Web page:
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Center for Curriculum and Transfer Articulation
Introduction to Cultural and Social Anthropology
Course: ASB102

First Term: 1995 Fall
Lecture   3 Credit(s)   3 Period(s)   3 Load  
Subject Type: Academic
Load Formula: S

Description: Principles of cultural and social anthropology, with illustrative materials from a variety of cultures. The nature of culture; social, political, and economic systems; religion, aesthetics and language

MCCCD Official Course Competencies
1. Define anthropology as a discipline. (I)
2. Define culture. (II)
3. Define and contrast ethnocentrism and cultural relativity. (II)
4. Explain the relationship between cultural areas and natural environment. (III)
5. Define elements of an economic system in relation to societal types. (IV)
6. Define politics and the basic mechanisms of social control. (V)
7. Define the concepts of social organization and its parts. (VI)
8. Explain the relationship of kinship to descent. (VII)
9. Analyze the defining characteristics of marriage. (VIII)
10. Identify gender issues as they relate to culture. (IX)
11. Contrast nonverbal communication and language, and describe the structural components of language. (X)
12. Explain the functions of religion in culture. (XI)
13. Explain the impact of culture on the individual personality. (XII)
14. Describe the relationship of art and culture. (XIII)
15. Explain the ways in which cultural change occurs and the principles of cultural evolution. (XIV)
16. Compare and contrast developed and underdeveloped societies. (XIV)
MCCCD Official Course Outline
I. Definition of Anthropology
   A. The breadth of anthropology
   B. Kinds of anthropology
   C. Methods of anthropological research
   D. History of socioculture anthropology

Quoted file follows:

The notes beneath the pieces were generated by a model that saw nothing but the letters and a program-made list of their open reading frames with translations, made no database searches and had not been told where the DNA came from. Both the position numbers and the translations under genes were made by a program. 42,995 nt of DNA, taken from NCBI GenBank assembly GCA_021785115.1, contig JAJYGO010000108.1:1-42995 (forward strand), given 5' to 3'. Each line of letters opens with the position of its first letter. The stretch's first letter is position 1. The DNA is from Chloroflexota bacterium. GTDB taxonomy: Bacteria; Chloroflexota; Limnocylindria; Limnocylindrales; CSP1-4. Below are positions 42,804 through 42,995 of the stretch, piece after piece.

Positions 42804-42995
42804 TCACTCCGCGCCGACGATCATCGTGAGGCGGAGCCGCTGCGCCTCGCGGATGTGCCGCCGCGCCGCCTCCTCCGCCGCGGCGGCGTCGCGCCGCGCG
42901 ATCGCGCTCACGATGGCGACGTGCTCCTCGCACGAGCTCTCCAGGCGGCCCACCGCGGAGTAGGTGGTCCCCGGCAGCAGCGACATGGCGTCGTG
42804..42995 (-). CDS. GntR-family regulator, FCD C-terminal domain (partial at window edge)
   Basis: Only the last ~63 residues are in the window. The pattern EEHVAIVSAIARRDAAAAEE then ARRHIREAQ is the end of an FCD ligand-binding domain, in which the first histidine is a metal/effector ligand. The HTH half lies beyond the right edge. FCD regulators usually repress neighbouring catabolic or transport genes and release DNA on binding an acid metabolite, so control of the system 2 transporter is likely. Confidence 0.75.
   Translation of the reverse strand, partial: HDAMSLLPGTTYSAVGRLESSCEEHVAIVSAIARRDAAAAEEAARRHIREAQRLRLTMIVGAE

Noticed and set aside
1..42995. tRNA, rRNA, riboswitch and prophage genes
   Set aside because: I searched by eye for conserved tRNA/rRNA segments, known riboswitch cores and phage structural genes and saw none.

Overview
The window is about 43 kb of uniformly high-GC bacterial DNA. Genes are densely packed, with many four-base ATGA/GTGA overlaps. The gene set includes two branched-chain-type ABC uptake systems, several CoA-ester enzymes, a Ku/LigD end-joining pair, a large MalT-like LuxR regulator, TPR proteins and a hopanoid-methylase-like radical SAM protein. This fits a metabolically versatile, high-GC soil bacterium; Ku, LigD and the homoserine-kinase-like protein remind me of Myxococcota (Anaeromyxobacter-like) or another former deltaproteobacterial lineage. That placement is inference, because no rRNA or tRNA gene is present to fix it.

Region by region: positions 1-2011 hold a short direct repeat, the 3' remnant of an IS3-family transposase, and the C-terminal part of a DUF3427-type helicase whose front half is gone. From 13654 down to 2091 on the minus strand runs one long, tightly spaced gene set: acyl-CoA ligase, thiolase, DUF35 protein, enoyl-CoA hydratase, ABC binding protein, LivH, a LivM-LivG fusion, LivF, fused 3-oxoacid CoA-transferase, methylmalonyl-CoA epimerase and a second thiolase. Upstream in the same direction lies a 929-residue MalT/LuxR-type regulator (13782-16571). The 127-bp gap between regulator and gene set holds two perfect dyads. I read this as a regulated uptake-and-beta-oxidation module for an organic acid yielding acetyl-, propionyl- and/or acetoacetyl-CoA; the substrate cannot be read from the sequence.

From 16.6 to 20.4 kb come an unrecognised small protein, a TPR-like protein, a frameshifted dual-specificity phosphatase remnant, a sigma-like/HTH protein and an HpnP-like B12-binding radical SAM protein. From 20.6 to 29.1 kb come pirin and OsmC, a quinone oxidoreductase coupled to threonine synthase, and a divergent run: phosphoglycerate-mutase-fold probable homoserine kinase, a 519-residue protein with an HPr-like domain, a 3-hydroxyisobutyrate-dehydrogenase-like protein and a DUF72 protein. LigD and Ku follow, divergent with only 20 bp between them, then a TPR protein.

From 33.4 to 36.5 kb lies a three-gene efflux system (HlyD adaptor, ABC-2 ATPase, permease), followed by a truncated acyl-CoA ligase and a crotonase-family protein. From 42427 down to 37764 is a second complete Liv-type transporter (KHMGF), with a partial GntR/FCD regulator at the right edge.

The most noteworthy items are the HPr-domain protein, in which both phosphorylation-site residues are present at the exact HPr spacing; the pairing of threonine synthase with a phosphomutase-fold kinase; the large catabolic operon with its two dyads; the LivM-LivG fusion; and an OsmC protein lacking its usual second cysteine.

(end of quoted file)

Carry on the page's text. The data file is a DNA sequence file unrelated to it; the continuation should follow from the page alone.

II. Culture
   A. Definition of culture
   B. Ideology
   C. Cultural differences
   D. Anthropological approaches to explaining culture
III. Environment, Adaptation, and Subsistence
   A. Environment diversity
   B. Biological and cultural adaptation
   C. Subsistence adaptations and the environment
IV. Economics
   A. Definition of economic systems
   B. Production: the control and use of resources
   C. Distribution
   D. Consumption
   E. Social agents of economic control
V. Politics
   A. Types of political orders
   B. Gender and politics
   C. Social control: the imposition of order
   D. The resolution of external conflict
   E. The resolution of internal conflict
VI. Social Organization and Life Cycle
   A. Organizational patterns
   B. Biological traits and social statuses
   C. The life cycle
VII. Kinship and Descent
   A. Kinship
   B. Descent rules
   C. Descent groups
   D. Kinship terminology
   E. Fictive kinship
VIII. Marriage and the Family
   A. Marriage
   B. Marriage choice
   C. Negotiating marriage
   D. Post marital residence
   E. Family
IX. Gender
A. Sex and gender
   B. Diversity in male and female roles
   C. Gender and religion
X. Language and Culture
   A. Human communication
   B. Nonverbal communication
   C. Language
   D. The structure of language
   E. Linguistic relativity
   F. Changes in language
   G. Language families
   H. Language politics
XI. Religion
   A. The definition of religion
   B. Ideology in religion
   C. Ritual in religion
   D. The social organization of religion
   E. Religious change
   F. Why people are religious
XII. Culture and Personality
   A. Culture and personality
   B. Status and role deviance
XIII. Aesthetics and Culture
   A. The relativity of aesthetics
   B. The aesthetic experience and expressive culture
   C. Art forms
   D. The functions of art
XIV. Cultural Evolution and the Contemporary World
   A. The process of change
   B. Cultural evolutionary theory
   C. The vanishing of non-state societies
   D. The effects of industrialization
   E. Peasant cultures
MCCCD Governing Board Approval Date:  4/25/1995

All information published is subject to change without notice. Every effort has been made to ensure the accuracy of information presented, but based on the dynamic nature of the curricular process, course and program information is subject to change in order to reflect the most current information available.